The SI System
The Système Internationale (International System), SI,
more commonly known as the metric system, is the only system of
measurement that you’ll see on the SAT II Chemistry test. Here’s
a quick refresher course on how to use this system.
Standard Prefixes
The metric system is fairly straightforward. The table
of prefixes below is only partial, but it includes the ones that
you need to be familiar with for the test.
Prefix  Power  Meaning  Examples of measurements 

nano (n)  10^{9}  onebillionth  nanometer (nm): wavelength of light 
micro (m)  10^{6}  onemillionth  micrometer (mm): width of a hair 
milli (m)  10^{3}  onethousandth  milliliter (mL): volume of acid in burette 
centi (c)  10^{2}  onehundredth  centimeter (cm): length of paper 
deci (d)  10^{1}  onetenth  deciliter (dL): amount of liquid 
kilo (k)  10^{3}  one thousand times  kilogram (kg): your weight 
Also useful to know are the units in the table below.
Most of them will probably be familiar to you.
What is being measured  Common units 

length  meter (m) 
mass  gram (g) 
volume  liter (L) or cm^{3} 
temperature  degree Celsius (˚C) and kelvin (K) 
time  second (s) 
pressure  kilopascal (kPa); atmosphere (atm); mmHg 
energy  joules ( J); calorie (cal) 
amount of substance  mole (mol) 
Scientific Notation
This is an easy way to express really large or really
small numbers conveniently. The general format for numbers expressed
this way is
some number10^{some power}
For instance, 6.02210^{23} is
really big, and 3.0010^{6} is
really small. Notice that the proper position for the decimal is
to the right of the first nonzero digit. If you must move the decimal
to get it into this position, moving the decimal to the left makes
the exponent appear larger, while moving decimal to the right makes
the exponent appear smaller. For example, 0.000567 in scientific
notation would be 5.6710^{–4}.
You need to be able to handle numbers of this sort without
a calculator. Basically, you need to remember the following. For multiplication,
add exponents, and for division, subtract exponents.
To get the log of a value, raise it to the power
of ten. This is mostly useful for pH calculations. Now
try some problems.
Example
(4.510^{5})(3.010^{8}).
Explanation
The answer is 1.3510^{14} (or
rounded, 1.410^{14}).
In solving this, think: 35 = 15, and then
add the exponents: 5 + 8 = 13. Move the decimal to the right of
the first nonzero digit, or one place to the left.
Example
Try another one: .
Explanation
The answer is 3.410^{12}.
In solving this, think: 6.8/2 = 3.4, and then subtract the exponents:
(2)  (10) = 12.
Example
Let’s try another: Find the log of 1.010^{7}.
Explanation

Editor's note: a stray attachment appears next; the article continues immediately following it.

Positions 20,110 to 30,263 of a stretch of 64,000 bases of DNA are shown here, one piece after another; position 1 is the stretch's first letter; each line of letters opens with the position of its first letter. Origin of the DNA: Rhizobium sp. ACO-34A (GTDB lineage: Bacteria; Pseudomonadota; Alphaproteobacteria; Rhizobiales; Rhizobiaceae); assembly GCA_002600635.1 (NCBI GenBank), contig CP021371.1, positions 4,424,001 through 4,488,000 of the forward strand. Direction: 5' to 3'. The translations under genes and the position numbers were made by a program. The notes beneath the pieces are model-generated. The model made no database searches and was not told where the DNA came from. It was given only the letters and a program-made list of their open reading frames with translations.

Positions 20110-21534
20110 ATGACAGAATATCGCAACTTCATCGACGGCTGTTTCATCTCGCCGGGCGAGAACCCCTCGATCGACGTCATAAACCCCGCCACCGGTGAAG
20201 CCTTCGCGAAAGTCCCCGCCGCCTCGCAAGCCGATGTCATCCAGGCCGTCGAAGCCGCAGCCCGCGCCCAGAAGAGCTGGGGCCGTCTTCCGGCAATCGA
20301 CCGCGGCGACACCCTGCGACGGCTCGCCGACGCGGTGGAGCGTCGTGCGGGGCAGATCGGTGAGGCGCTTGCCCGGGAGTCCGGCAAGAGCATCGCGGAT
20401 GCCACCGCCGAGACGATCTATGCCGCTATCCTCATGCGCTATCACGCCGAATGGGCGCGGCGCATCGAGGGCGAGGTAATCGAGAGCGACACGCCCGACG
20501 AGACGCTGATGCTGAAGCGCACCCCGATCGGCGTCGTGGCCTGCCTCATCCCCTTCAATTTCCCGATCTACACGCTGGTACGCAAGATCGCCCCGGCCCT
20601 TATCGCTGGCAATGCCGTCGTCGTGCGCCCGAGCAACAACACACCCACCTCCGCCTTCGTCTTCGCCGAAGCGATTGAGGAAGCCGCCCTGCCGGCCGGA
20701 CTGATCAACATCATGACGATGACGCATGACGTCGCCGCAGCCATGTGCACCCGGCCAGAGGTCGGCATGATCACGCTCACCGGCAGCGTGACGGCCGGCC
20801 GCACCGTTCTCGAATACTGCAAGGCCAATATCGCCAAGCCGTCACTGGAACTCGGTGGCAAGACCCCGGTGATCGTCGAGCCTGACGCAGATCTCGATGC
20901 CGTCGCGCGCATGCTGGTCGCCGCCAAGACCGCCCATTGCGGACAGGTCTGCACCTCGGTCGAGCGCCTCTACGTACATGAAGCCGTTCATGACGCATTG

The answer is 7. The thought process is as follows. The
log of 1.00 is 0. The log of 10^{7} is just
the power of 10.
Temperature Conversions
The only two temperature scales that are needed for the
SAT II Chemistry test are the Celsius scale and the Kelvin scale.
One degree on the Celsius scale is the same increment as 1 kelvin
on the Kelvin scale.
Celsius scale: This is the scale used in
the chemistry laboratory for most experiments. The freezing point
of water is 0ºC, and the boiling point of water is 100ºC. This was
the original metric standard for temperature.
Kelvin scale: This is the scale used for
working through gas law problems. There are no negative numbers
on this scale. At 0K, all motion theoretically ceases.
Calculations Involving Metric Measurements (Dimensional Analysis)
Dimensional analysis offers an easy way
to solve problems using conversion factors and unit cancellations. Conversion
factors are ratios that equal 1. You know many of these ratios
of equivalencies from everyday living. For example, 1 gallon equals
4 quarts, 12 inches equals 1 foot, etc. This is a useful technique
for calculations that might come up on the test, so work through
the following problems to practice it.
Example
How many inches tall is a person who is 5 feet, 4 inches
tall?
Explanation
Example
How many milliliters would there be in 3.5 liters of soda?
Explanation
You’ll have to do plenty of conversions like the one above
to solve problems on the exam. Be sure that you are familiar with
all the metric prefixes listed earlier so that you can be successful
when you need to convert numbers.
Density
Density is a complex unit. It is defined as mass per unit
of volume:
All pure substances have a unique density at a given temperature.
Density is an intensive physical property, meaning that it does
not change with sample size. Usually the solid form of a pure substance
is denser than the liquid form of the same substance. This makes
sense because in most solids, the particles are much closer together
than in their liquid counterparts.
Typical units for density of solids and liquids are grams
per milliliter or grams per cubic centimeter. (Remember: 1 cm^{3} =
1 mL.) Typical units for density of gases are grams per liter.
Example
Find the density of a substance that has a mass of 45.0
g and a volume of 3.0 mL.
Explanation
Example
What would be the mass of a substance that occupies a
space of 2.0 cm^{3} and has a density of 7.5
g/cm^{3}?
Explanation
. Rearrange the
equation to solve for mass: M = DV.
Then
M = (7.5 g/cm^{3})(2.0
cm^{3}) = 15 g